I'm trying to get started on a raspberry pi security camera project. It would function akin to a dash camera, with the following features:

  • Always recording and saving 3-5 minute files
  • Once the folder where these files are stored reaches a certain size, the oldest files are deleted and replaced with the newer files (goal being the camera will always have the past ~3 days)
  • Uploading to OneDrive or Google Drive (on the same cycle above)

Are there any options out there currently? Everything I'm finding has motion as the most important factor, but that's really not important for my situation. The end goal is to have a few cameras setup inside and always recording entryways, etc.

1 Answer 1


This is fairly easy to accomplish with the picamera API, specifically the record_sequence method. I won't tackle the cloud upload bit as that'll bloat this example horribly, but it's pretty easy to add Google Drive integration (they've got plenty of docs on using Python to interface to Google Drive), and I'll point out where you'd want to add this.

Firstly, some assumptions given this is for a security camera:

  • 720p is "good enough" resolution. I'd recommend not using 1080p as it has a limited field of view (esp. with V2 modules)
  • 15fps is a "good enough" framerate. Most security cameras use a slower framerate to reduce storage requirements, but in the case of the Pi's camera module with its rolling shutter this also allows it to use a longer exposure when it needs to (e.g. in low light situations).
  • We want to output "proper" MP4 files so they'll play back at our slower framerate (see FAQ 13)
  • We want to limit the bitrate and quality fairly strictly. If cloud upload is going to be added at some point we'll need to be producing video at a rate slower than our available upstream bandwidth. This is why I've selected 1Mbps as the bitrate limit in the example (drop the quality parameter to 25 and you could probably decrease this further).

The following script defines a small custom output called VideoFile which uses VLC in a sub-process to mux the H264 into a "proper" MP4, and provides methods and properties for querying the size of the resulting file and removing it when necessary. It uses an infinite generator (outputs) to construct instances of VideoFile, and finally some simple logic in the main loop to track when the total size of video files exceeds a specified limit.

import io
import os
import logging
import datetime as dt
from subprocess import Popen, PIPE, DEVNULL
from picamera import PiCamera

RESOLUTION = '1280x720'
FRAMERATE = 15 # fps
BITRATE = 1000000 # bps
CHUNK_LENGTH = 300 # seconds
SIZE_LIMIT = 1024 * 1048576 # bytes

class VideoFile:
    def __init__(self, dest=DESTINATION):
        self._filename = os.path.join(
            dest, dt.datetime.utcnow().strftime('CAM-%Y%m%d-%H%M%S.mp4'))
        # Use a VLC sub-process to handle muxing to MP4
        self._process = Popen([
            '--demux', 'h264',
            '--h264-fps', str(FRAMERATE),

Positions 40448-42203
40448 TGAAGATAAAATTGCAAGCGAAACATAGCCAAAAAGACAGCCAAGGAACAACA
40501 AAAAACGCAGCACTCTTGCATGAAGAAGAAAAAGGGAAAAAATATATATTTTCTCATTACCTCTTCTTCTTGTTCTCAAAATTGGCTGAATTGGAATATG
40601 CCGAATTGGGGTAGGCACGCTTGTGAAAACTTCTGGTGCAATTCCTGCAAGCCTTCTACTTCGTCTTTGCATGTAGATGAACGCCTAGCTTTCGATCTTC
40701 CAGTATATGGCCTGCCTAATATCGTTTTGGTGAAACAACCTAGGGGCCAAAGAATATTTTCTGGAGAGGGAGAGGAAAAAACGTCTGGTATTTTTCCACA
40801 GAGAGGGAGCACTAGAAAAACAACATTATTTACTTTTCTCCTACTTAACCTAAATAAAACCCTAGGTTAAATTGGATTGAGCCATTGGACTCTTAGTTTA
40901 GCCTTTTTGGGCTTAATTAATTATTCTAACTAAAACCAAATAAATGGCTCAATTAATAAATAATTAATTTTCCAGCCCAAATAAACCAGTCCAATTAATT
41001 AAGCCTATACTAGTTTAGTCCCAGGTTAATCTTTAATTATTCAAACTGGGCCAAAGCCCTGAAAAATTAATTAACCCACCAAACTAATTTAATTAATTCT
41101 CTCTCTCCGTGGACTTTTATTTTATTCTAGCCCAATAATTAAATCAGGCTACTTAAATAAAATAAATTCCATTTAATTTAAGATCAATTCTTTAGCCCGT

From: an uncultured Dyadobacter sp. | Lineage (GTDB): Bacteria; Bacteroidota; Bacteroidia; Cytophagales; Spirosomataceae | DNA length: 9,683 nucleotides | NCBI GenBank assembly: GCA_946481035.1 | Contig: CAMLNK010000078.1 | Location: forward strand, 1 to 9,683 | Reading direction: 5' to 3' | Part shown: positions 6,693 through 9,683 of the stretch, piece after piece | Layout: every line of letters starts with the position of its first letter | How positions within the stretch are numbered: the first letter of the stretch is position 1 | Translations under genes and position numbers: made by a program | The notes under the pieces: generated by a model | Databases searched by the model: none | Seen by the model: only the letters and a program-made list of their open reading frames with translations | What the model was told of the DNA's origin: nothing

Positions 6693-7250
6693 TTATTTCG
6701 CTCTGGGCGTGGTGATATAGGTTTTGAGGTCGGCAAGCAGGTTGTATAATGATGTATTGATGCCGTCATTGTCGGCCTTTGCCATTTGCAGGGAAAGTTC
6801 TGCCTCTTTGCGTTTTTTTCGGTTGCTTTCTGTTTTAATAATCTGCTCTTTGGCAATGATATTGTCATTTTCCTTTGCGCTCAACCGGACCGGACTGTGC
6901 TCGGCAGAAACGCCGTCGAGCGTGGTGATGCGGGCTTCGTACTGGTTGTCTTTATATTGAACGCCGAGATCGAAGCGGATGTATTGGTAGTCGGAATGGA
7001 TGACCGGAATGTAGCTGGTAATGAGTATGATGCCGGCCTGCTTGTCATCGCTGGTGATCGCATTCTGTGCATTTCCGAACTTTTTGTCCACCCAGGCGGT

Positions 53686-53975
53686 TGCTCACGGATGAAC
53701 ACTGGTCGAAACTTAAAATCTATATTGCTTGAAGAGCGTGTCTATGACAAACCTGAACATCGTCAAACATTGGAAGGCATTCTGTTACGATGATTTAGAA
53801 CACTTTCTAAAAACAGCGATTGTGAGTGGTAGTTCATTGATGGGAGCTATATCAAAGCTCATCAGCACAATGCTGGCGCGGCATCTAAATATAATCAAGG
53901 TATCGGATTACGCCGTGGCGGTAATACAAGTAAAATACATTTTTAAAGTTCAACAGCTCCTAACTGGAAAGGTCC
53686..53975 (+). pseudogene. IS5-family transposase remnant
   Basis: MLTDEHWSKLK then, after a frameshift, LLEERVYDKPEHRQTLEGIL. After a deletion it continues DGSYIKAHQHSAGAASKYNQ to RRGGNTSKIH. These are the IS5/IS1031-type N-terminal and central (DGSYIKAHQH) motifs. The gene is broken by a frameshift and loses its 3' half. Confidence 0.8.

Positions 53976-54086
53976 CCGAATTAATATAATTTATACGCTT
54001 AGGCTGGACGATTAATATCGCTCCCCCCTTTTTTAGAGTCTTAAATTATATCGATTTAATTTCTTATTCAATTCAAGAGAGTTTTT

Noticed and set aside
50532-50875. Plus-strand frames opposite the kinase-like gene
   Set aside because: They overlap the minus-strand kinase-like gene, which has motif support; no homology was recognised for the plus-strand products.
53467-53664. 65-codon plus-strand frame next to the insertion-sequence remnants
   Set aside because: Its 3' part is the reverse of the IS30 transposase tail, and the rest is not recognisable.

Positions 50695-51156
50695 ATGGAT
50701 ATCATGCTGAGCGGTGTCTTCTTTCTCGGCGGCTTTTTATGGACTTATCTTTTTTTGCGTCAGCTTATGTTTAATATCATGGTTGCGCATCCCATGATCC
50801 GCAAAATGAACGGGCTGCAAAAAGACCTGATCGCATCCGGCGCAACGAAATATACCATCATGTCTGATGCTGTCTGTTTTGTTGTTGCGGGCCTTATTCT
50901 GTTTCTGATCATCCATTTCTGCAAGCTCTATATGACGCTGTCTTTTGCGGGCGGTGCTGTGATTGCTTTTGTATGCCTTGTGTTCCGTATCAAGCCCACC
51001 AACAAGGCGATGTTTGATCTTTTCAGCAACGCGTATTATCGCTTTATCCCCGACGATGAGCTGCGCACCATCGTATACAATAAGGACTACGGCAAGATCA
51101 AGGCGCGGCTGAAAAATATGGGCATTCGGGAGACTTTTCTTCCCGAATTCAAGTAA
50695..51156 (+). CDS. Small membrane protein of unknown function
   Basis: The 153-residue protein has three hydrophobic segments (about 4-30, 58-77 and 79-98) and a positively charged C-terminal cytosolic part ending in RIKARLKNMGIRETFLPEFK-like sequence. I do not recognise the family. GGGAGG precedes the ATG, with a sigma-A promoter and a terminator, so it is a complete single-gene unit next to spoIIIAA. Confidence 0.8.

'#standard{access=file,mux=mp4,dst=%s}' % self._filename,
            ], stdin=PIPE, stdout=DEVNULL, stderr=DEVNULL)
        logging.info('Recording to %s', self._filename)

    def write(self, buf):
        return self._process.stdin.write(buf)

    def close(self):
        # If you want to add a cloud upload, I'd suggest starting it
        # in a background thread here; make sure it keeps an open handle
        # on the output file (self._filename) in case it gets deleted

    def name(self):
        return self._filename

    def size(self):
        return os.stat(self._filename).st_size

    def remove(self):
        logging.info('Removing %s', self._filename)
        self._filename = None

def outputs():
    while True:
        yield VideoFile()

with PiCamera(resolution=RESOLUTION, framerate=FRAMERATE) as camera:
    files = []
    last_output = None
    for output in camera.record_sequence(
            outputs(), format='h264',
            bitrate=BITRATE, quality=QUALITY, intra_period=5 * FRAMERATE):
        if last_output is not None:
            total_size = sum(f.size for f in files)
            while total_size > SIZE_LIMIT:
                f = files.pop(0)
                total_size -= f.size
        last_output = output

Some things to note:

  • I've assumed Python 3
  • The length of each clip won't be precisely the specified chunk length. Files will only split on an intra-frame and to improve compression ratios, I've allowed a long intra-period (5 times the framerate so there'll only be an intra-frame scheduled every 5 seconds, although record_sequence does request intra-frames when it iterates).
  • The specified file-size limit will be exceeded by the currently recording chunk, but hopefully that's minimal compared to the overall limit. Keeping the video recordings strictly within the defined limit is actually quite hard (for the reasons mentioned above you can't split a recording precisely on demand; you have to request and wait for an intra-frame).
  • UTC timestamps are used to generate the filenames so that if the Pi's clock rolls back (at the end of daylight savings) we don't accidentally clobber earlier recordings.

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